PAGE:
Mr. Ward’s voice was heard saying : “ Look at the member for Henty. He is Fascistminded. The un-Nordic looking member has not yet stripped and beaten a Jewish maiden, but he is quite capable of it. “ And take the member for North Sydney - this doddering old war-monger who wants to see the youth of this country conscripted to fight on foreign battlefields “.
Austral commented : “ For that kind of thing, ladies and gentlemen, you pay Mr. Ward and his colleagues something like £3,000 a year, plus expenses, plus - in all probability - a pension. “ Can’t we have a little peace and quiet so that the affairs of this nation can be conducted with dignity, discretion and responsibility? Can’t we have a Parliament instead of a circus with political mountebanks clowning at microphones ? “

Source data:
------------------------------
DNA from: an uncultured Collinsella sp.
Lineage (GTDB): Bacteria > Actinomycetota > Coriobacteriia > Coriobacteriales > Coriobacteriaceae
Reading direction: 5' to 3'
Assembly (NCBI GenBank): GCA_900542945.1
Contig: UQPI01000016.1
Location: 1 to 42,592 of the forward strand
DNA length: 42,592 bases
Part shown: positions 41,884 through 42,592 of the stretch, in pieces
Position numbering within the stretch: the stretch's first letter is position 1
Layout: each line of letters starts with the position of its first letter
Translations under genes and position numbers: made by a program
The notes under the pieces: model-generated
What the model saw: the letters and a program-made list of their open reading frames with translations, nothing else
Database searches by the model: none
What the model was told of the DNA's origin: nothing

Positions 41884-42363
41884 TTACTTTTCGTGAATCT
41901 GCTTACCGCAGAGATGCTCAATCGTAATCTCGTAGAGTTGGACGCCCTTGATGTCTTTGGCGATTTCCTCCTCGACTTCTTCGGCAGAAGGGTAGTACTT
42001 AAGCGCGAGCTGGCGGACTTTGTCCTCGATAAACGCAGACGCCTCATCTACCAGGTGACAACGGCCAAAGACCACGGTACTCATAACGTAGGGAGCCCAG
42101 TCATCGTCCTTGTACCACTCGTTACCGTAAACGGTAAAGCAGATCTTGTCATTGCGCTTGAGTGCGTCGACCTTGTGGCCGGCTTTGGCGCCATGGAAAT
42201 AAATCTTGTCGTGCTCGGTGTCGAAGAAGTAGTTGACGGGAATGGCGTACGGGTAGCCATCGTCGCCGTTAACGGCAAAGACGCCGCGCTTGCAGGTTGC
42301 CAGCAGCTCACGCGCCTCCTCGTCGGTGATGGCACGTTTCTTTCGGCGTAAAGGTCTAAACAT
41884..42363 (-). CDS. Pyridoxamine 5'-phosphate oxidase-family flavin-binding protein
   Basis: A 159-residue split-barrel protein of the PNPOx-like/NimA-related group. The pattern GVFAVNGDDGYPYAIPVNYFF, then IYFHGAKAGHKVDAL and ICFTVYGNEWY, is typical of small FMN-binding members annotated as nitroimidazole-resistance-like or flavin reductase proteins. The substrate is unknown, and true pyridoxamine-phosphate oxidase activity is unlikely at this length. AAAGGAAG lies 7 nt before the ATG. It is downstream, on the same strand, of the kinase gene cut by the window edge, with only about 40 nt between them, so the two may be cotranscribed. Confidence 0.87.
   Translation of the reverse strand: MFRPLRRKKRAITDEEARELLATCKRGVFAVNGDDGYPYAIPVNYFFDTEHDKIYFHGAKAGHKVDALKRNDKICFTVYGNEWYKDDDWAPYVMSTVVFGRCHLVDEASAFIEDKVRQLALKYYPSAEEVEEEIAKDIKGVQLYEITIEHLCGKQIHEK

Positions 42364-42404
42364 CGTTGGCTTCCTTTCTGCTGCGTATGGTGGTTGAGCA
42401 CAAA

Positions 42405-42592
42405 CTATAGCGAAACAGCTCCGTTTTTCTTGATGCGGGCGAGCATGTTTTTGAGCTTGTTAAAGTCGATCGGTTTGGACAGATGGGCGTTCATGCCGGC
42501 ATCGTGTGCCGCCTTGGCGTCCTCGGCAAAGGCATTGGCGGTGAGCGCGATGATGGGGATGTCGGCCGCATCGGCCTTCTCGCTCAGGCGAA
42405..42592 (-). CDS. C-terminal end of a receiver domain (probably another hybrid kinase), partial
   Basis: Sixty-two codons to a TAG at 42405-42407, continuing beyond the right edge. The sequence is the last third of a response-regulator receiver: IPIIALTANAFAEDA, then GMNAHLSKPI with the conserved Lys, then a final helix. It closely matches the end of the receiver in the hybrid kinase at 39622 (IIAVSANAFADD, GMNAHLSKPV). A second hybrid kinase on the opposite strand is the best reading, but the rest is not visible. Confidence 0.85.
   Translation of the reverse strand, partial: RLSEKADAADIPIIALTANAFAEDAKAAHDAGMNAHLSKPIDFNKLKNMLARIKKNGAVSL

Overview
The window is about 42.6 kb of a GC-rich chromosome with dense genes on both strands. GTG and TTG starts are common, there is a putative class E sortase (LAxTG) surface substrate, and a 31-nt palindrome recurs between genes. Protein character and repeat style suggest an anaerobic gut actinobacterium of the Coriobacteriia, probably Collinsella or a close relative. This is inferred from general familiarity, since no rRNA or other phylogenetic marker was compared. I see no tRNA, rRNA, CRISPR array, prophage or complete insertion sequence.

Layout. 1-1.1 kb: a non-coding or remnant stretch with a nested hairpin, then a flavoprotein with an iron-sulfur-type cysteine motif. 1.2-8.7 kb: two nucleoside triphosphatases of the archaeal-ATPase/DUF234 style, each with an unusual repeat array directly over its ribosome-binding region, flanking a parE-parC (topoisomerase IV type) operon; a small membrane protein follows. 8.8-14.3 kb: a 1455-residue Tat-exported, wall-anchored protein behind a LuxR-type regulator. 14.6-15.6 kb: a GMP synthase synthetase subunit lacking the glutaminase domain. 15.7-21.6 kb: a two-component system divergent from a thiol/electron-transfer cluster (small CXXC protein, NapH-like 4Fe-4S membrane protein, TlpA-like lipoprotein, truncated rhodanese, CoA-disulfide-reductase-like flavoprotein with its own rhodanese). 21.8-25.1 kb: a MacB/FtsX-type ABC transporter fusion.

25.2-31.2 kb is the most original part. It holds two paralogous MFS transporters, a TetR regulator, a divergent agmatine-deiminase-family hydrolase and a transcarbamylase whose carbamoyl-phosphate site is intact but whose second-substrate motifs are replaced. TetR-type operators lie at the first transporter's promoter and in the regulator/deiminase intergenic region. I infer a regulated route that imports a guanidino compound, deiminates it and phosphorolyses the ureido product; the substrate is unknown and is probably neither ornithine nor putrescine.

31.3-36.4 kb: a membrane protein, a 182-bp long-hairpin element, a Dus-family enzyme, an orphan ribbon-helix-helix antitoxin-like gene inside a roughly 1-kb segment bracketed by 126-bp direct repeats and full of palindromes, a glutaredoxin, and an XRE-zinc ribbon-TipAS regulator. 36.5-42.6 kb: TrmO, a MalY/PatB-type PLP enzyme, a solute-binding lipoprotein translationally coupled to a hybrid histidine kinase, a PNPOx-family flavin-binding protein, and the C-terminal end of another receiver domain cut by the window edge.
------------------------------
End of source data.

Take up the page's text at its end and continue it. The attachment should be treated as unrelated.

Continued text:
That was only part of the broadcast, but that is all that was reported in the Melbourne Sun. It may be said that “ John Henry Austral “ has a right to simulate the voices of the Prime Minister (Mr. Chifley) and the Minister for Transport (Mr. Ward), but my criticism is that in his broadcasts he presents a one-eyed view of the proceedings of this Parliament. Honorable members opposite will probably concede that I try to be fairminded, but this kind of biased presen tation of our proceedings gets under my skin so deeply that, if it is repeated, I am prepared in my broadcasts fromstation 7LA at Launceston every Friday night to tell the people of Australias exactly what does happen here. I am prepared to tell them of the statementsthat Opposition members exchange acrossthe floor of this chamber, and of other happenings in the Parliament.